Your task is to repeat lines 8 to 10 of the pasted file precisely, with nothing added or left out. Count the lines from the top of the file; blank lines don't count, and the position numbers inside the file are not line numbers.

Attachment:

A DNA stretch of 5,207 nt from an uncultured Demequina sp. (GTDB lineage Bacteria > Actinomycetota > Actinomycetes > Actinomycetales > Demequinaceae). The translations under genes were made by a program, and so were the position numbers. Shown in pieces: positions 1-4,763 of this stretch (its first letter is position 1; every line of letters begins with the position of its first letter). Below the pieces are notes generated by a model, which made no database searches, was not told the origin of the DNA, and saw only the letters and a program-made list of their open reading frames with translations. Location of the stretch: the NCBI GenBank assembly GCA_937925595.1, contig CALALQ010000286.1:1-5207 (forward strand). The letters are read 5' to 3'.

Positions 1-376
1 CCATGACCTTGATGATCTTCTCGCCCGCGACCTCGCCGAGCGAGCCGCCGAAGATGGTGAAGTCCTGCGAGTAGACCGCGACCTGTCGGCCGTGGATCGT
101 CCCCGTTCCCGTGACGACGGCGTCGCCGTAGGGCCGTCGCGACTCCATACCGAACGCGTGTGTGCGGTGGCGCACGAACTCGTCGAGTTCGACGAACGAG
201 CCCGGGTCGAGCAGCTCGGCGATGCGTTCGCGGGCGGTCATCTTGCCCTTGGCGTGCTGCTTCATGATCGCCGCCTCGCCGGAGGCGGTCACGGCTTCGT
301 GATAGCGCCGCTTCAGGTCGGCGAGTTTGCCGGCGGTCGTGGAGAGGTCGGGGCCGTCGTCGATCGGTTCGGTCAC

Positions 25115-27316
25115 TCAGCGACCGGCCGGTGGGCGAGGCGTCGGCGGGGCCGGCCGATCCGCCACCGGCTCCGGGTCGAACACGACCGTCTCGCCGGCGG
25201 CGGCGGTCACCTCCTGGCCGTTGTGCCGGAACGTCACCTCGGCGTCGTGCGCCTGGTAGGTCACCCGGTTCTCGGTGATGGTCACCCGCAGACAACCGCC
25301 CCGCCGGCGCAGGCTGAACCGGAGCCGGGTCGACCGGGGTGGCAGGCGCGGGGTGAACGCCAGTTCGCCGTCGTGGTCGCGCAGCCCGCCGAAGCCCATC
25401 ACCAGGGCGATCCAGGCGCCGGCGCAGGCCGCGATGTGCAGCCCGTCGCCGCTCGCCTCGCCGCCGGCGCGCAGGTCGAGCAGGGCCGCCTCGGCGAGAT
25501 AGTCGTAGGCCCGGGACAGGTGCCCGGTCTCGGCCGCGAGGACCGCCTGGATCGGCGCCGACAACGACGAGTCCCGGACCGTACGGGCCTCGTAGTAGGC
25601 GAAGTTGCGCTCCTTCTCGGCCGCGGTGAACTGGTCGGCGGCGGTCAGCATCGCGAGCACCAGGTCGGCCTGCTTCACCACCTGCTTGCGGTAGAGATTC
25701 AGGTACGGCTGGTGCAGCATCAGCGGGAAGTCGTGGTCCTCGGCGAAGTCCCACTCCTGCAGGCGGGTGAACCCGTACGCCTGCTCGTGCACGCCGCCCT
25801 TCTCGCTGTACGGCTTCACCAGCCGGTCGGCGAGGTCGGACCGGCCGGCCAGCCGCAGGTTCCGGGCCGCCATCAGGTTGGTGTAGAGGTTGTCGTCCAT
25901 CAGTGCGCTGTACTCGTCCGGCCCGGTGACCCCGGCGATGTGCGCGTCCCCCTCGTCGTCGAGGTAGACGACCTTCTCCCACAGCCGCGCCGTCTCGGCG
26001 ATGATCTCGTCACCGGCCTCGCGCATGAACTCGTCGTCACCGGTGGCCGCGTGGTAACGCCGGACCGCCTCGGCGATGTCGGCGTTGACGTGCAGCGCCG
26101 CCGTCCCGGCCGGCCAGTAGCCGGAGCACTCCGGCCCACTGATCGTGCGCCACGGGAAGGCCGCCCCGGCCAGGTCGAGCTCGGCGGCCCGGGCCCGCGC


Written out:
25115 TCAGCGACCGGCCGGTGGGCGAGGCGTCGGCGGGGCCGGCCGATCCGCCACCGGCTCCGGGTCGAACACGACCGTCTCGCCGGCGG
25201 CGGCGGTCACCTCCTGGCCGTTGTGCCGGAACGTCACCTCGGCGTCGTGCGCCTGGTAGGTCACCCGGTTCTCGGTGATGGTCACCCGCAGACAACCGCC
25301 CCGCCGGCGCAGGCTGAACCGGAGCCGGGTCGACCGGGGTGGCAGGCGCGGGGTGAACGCCAGTTCGCCGTCGTGGTCGCGCAGCCCGCCGAAGCCCATC